Perhaps it's the national recession-in-the-making, but 1990 has become the year of "The Lower Depths." Maxim Gorky's part-melodrama, part-elegiac word painting of turn-of-the-century Moscow's destitute has been staged locally three times this year. The first two--a serious but stolid edition with the Homeless Writers Coalition, and a brilliant reading by the Actors' Gang--stuck close to the standard Alexander Bakshy translation.
The latest version is far from Moscow. "Dead End at Sunset," at Theatre East, takes us through Hollywood's lower depths, at least how they might have looked and sounded in Depression-era 1932.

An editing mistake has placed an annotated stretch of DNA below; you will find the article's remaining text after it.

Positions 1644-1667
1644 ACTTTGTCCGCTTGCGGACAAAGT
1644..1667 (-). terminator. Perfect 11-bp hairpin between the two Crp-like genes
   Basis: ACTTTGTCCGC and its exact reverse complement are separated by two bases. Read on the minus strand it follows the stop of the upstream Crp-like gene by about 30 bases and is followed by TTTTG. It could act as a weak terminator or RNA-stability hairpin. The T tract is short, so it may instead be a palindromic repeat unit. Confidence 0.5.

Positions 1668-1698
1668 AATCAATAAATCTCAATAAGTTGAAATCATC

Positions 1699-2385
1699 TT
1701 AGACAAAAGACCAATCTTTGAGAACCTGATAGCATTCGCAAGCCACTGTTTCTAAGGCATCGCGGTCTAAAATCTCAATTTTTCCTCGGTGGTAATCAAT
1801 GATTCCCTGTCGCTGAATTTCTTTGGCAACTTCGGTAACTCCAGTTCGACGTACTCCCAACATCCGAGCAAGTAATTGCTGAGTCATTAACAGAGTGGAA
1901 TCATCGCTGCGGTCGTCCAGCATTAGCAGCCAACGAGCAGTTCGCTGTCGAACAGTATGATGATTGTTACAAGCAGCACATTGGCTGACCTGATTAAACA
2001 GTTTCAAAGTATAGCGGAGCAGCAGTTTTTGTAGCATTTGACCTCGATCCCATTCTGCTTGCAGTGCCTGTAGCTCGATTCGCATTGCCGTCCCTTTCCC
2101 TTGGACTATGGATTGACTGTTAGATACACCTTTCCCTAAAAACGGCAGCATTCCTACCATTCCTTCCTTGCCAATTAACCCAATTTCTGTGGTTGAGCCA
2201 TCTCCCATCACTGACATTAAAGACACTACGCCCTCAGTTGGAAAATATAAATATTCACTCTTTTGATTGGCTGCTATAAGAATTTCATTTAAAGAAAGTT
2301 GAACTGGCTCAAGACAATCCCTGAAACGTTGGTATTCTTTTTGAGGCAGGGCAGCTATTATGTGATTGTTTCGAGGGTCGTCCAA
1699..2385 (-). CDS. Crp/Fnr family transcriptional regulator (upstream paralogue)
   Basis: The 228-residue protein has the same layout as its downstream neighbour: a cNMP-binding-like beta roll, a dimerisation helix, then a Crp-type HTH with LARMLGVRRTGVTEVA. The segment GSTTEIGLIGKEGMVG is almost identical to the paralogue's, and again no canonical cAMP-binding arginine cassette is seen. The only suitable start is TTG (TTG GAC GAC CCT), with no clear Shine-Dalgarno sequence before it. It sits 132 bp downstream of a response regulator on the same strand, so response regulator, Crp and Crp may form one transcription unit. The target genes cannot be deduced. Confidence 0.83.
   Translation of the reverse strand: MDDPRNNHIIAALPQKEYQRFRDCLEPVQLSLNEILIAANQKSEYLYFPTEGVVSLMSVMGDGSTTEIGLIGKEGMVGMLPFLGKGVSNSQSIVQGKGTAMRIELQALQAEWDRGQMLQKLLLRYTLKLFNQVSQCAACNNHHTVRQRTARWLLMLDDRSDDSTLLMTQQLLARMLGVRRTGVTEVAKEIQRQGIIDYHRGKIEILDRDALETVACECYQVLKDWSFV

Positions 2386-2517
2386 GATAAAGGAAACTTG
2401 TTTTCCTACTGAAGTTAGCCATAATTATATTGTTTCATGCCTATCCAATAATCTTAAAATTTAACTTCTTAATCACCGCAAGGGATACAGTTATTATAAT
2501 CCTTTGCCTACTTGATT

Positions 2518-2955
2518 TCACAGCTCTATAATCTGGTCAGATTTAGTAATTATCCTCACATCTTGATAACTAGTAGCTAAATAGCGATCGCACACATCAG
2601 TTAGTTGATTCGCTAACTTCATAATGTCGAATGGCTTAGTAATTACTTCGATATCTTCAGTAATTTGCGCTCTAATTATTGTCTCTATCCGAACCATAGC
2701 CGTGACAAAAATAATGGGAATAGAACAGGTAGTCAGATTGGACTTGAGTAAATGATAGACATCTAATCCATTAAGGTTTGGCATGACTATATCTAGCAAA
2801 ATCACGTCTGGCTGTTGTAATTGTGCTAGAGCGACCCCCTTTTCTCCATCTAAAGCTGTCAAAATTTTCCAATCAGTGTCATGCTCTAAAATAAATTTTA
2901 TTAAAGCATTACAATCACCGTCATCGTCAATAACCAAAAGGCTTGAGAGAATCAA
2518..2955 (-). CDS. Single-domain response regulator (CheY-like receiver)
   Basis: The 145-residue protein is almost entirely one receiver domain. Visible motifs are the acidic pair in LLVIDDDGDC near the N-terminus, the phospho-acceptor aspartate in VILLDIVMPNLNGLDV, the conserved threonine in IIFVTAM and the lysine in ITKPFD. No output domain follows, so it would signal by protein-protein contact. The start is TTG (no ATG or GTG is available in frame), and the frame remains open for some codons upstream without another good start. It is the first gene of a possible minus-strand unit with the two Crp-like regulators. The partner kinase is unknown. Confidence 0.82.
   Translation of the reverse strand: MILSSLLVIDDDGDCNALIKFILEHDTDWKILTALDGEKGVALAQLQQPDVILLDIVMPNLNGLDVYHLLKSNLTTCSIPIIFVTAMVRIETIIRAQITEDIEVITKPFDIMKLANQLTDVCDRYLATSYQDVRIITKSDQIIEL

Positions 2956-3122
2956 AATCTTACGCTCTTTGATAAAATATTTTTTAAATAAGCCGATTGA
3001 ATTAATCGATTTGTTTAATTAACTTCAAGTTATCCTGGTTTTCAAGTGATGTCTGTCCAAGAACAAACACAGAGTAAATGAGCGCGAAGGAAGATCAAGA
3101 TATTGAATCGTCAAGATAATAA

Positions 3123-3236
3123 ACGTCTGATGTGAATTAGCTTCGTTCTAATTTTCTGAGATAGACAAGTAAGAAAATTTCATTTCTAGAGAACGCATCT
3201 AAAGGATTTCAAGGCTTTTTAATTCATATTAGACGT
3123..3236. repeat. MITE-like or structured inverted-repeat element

This also might sound dour. But, in a cleverly incisive American adaptation by director Jack Colvin, Ted Donaldson and Jack Breschard, Gorky-on-Sunset becomes an unexpectedly comic portrait, overflowing with sarcasm and gallows humor.
Without losing any of the original's ambivalent view of individual purpose in a vast universe, "Dead End" vitally recycles the cutting cynicism of Robert Sherwood's "The Petrified Forest" and Nathaniel West's hellish Los Angeles perspective. Colvin's actors eat this up with ravenous relish. Aside from Del Monroe's terrible paleface Indian, the cast is an acidic, funny gallery of humanity, led by Marie Windsor, John Touchstone, John Hugo and Nancy Parsons.